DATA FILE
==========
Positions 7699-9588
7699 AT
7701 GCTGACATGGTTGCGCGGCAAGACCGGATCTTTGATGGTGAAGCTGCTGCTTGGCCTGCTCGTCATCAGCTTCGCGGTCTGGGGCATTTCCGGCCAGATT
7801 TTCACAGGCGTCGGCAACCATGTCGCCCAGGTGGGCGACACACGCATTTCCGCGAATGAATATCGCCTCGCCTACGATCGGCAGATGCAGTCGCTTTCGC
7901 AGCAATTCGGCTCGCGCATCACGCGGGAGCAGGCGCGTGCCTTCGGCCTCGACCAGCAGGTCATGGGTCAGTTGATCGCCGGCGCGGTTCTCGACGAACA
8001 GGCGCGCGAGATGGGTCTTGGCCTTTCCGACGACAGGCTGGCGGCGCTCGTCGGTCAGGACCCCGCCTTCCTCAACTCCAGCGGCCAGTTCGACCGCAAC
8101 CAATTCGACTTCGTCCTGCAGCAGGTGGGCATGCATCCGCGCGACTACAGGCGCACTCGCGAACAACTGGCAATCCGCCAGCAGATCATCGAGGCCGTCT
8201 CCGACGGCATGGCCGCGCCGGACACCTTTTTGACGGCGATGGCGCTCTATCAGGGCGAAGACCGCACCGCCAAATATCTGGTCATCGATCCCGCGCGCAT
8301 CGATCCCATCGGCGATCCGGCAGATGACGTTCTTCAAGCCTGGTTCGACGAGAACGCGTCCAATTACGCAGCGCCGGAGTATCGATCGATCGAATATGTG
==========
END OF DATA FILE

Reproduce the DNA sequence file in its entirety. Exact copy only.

Positions 7699-9588
7699 AT
7701 GCTGACATGGTTGCGCGGCAAGACCGGATCTTTGATGGTGAAGCTGCTGCTTGGCCTGCTCGTCATCAGCTTCGCGGTCTGGGGCATTTCCGGCCAGATT
7801 TTCACAGGCGTCGGCAACCATGTCGCCCAGGTGGGCGACACACGCATTTCCGCGAATGAATATCGCCTCGCCTACGATCGGCAGATGCAGTCGCTTTCGC
7901 AGCAATTCGGCTCGCGCATCACGCGGGAGCAGGCGCGTGCCTTCGGCCTCGACCAGCAGGTCATGGGTCAGTTGATCGCCGGCGCGGTTCTCGACGAACA
8001 GGCGCGCGAGATGGGTCTTGGCCTTTCCGACGACAGGCTGGCGGCGCTCGTCGGTCAGGACCCCGCCTTCCTCAACTCCAGCGGCCAGTTCGACCGCAAC
8101 CAATTCGACTTCGTCCTGCAGCAGGTGGGCATGCATCCGCGCGACTACAGGCGCACTCGCGAACAACTGGCAATCCGCCAGCAGATCATCGAGGCCGTCT
8201 CCGACGGCATGGCCGCGCCGGACACCTTTTTGACGGCGATGGCGCTCTATCAGGGCGAAGACCGCACCGCCAAATATCTGGTCATCGATCCCGCGCGCAT
8301 CGATCCCATCGGCGATCCGGCAGATGACGTTCTTCAAGCCTGGTTCGACGAGAACGCGTCCAATTACGCAGCGCCGGAGTATCGATCGATCGAATATGTG